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Jeannette library hosts author to examine why Sherlock Holmes endures still today

| Thursday, March 30, 2017, 12:27 p.m.
Michael Sims
Michael Sims
“Arthur and Sherlock: Conan Doyle and the Creation of Holmes” by Michael Sims
“Arthur and Sherlock: Conan Doyle and the Creation of Holmes” by Michael Sims

Sherrinford Holmes and Ormond Sacker don't capture anyone's imagination. But if not for a change of heart by Arthur Conan Doyle those names — and not Sherlock Holmes and Dr. John Watson — would be the most famous literary sleuths.

“Ormond Sacker doesn't quite have the John Bull solidity of Dr. Watson,” says Michael Sims, the author of “Arthur and Sherlock: Conan Doyle and the Creation of Holmes” (Bloomsbury, $27). “And we'd probably get used to Sherrinford and imagine it the way we do Sherlock. But I can't imagine Nero Wolfe being named anything else, it's just impossible. And we've done the same thing with Sherlock Holmes.

Sims appears April 1 at the Jeannette Public Library.

“Arthur and Sherlock” is the Greensburg resident's examination of the creation of Holmes, among fiction's most memorable characters. Sims traces how Doyle, borrowing elements from the Book of Daniel, Voltaire and Edgar Allen Poe, created the template for the modern detective novel.

But if not for his medical training, Doyle's work might not resonate today. His studies with Dr. Joseph Bell, one of the pioneers of diagnostic clairvoyance — careful observation of all elements of a patient, not just symptoms — had a profound effect on how Sherlock Holmes approached crimes.

“Doyle had witnessed a diagnostic genius (Bell) demonstrate every day how you could perceive little details that were invisible to the rest of us,” Sims says, “and piece together someone's illness, their daily life and their background and where they came from, which road they walked on to get to see you. And Doyle thought, what if Joseph Bell had not been a doctor but a detective?”

Doyle had two advantages: He was a witness to the diagnostic process as a medical student, and “was a very strong and tough and courageous human being.” Thus, Doyle felt an affinity for heroic characters.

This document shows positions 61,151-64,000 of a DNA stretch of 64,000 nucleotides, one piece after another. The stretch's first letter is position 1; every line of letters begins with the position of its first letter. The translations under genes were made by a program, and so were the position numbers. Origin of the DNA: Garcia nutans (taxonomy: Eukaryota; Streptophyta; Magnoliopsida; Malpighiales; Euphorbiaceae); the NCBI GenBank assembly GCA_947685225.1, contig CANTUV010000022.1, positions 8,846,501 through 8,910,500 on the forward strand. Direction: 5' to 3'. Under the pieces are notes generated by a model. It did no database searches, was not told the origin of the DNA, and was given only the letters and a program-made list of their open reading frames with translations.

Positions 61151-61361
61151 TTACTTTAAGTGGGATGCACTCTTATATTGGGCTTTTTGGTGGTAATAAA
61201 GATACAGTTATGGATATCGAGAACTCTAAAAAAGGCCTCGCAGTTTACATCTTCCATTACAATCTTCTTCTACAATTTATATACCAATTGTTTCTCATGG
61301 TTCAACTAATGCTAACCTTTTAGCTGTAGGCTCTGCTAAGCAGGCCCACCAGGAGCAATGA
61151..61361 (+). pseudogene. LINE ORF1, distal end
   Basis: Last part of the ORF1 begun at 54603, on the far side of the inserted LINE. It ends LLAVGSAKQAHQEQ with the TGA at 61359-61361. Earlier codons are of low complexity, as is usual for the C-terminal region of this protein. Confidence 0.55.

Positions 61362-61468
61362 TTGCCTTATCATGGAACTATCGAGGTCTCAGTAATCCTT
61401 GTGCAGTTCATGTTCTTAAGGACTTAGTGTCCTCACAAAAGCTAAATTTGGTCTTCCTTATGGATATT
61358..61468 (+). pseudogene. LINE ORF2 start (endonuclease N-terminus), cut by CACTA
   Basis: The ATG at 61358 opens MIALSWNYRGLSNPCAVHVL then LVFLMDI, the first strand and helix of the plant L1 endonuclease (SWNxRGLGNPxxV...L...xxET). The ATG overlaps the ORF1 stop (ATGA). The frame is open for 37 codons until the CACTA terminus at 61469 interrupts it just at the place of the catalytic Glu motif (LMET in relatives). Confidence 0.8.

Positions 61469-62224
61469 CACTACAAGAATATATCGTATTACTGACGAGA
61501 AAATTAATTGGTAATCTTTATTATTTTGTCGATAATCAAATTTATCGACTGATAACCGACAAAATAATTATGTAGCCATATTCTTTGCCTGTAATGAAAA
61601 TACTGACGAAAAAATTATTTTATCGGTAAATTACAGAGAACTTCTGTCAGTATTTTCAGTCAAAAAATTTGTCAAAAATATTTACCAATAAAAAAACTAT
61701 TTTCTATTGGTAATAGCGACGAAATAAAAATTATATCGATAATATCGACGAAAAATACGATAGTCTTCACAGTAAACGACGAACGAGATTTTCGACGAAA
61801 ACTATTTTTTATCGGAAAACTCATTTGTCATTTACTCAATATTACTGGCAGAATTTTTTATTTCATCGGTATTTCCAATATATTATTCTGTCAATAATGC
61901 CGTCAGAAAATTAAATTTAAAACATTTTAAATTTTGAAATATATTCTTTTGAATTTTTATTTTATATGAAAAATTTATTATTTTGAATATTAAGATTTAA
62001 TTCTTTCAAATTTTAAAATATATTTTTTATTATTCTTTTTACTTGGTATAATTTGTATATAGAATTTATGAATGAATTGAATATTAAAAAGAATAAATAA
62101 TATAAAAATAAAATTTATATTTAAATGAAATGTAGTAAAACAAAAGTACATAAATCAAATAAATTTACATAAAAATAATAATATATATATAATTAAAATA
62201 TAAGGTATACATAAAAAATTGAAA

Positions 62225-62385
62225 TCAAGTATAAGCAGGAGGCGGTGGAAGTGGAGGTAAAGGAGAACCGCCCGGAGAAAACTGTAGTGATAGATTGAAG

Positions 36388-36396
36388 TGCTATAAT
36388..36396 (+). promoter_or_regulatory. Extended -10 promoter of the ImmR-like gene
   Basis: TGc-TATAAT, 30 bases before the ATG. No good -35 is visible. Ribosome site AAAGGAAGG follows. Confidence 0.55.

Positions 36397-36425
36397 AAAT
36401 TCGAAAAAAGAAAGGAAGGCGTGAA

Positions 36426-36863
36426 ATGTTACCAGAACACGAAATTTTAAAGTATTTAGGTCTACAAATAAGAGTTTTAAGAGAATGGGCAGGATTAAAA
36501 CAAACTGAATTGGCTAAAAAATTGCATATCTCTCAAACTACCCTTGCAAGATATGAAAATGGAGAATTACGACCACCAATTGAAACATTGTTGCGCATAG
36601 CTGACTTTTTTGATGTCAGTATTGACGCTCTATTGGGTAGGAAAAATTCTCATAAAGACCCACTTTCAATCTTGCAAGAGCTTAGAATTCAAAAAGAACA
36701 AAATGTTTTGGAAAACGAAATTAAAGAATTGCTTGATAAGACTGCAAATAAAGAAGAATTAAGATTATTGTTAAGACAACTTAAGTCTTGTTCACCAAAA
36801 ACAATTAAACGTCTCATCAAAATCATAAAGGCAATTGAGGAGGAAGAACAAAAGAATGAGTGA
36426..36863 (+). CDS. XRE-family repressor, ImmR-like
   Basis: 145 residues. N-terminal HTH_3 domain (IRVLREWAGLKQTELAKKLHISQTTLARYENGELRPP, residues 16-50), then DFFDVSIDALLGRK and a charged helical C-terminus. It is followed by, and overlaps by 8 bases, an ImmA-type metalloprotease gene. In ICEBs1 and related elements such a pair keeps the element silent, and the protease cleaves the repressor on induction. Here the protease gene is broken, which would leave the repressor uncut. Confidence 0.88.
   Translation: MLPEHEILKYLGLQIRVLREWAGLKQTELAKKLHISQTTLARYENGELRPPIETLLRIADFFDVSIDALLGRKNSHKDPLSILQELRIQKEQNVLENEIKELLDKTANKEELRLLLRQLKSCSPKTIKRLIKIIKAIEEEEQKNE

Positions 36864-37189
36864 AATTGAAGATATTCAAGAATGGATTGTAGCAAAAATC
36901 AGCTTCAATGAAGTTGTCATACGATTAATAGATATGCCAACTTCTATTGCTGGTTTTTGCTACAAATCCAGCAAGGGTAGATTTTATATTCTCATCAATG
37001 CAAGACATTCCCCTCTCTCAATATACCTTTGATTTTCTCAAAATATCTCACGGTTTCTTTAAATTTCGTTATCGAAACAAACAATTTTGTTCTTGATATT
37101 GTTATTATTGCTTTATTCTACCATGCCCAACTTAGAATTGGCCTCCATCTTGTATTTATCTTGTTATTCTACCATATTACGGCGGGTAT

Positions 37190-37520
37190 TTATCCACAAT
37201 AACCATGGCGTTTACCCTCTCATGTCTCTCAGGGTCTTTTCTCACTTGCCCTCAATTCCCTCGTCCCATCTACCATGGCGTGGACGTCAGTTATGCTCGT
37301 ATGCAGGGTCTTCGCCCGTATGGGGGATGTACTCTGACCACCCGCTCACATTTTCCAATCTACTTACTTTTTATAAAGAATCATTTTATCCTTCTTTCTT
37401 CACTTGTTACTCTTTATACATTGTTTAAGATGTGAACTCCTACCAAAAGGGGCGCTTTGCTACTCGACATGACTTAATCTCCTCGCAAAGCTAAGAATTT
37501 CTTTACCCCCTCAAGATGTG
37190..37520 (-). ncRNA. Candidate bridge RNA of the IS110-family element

But first, he had to circumvent the literary conventions of the day. A lot of fiction in the late 19th century was published as triple deckers, novels in three volumes. Books by Anthony Trollope, Thomas Hardy, Elizabeth Gaskell and Wilkie Collins were released as triple deckers, but Doyle's work didn't fit the form,

“Doyle did not write three-volume long novels that would be dissecting the culture of a small village,” Sims says. “He wrote sensationalistic fiction, which was timely. So what he did was write almost novella-length, quite short novels and turn not toward the triple-decker library people, but toward the big new thing, which was highly competitive fiction magazines.”

When The Strand magazine bought the first series of Sherlock Holmes stories, Doyle's reputation soared even as he bucked the popular format.

“It was as if now someone grew up and really wanted to do movies, but realized there was a renaissance going on in television,” Sims says.

Crime fiction was in its infancy — Wilkie Collins' “The Moonstone,” published in 1868, is considered the first modern detective novel — but Doyle gave the genre its lasting template.

Those who came after Doyle “are either imitating Sherlock Holmes in one way or another, or consciously going in the opposite direction,” Sims says.

Raymond Chandler and his detective, Philip Marlow, had the same rippling effect in crime fiction. Like Holmes, Marlowe became a singular fictional figure that all other mystery novelists had to acknowledge.

But Holmes' stature is more profound and translatable to contemporary pop culture. From William Gillette, the American actor who played Holmes on stage and film in 1916, to Robert Downey Jr. and Benedict Cumberbatch, Doyle's character has piqued the interest of successive generations of readers and film connoisseurs.

“It's interesting because we don't point to one single book or story (by Doyle) that dazzles us,” Sims says. “It's the distillation of the character, the character himself. … There's a protean vitality to the Holmes character that very few have. Huck Finn is a glorious character, but not endlessly translated. ‘Moby Dick' and ‘Anna Karenina' are unquestionably superior in the depth of their literature and perception and artistry, but they did not conjure this magnificent detective that is still around dazzling people.”

Rege Behe is a Tribune-Review contributing writer.

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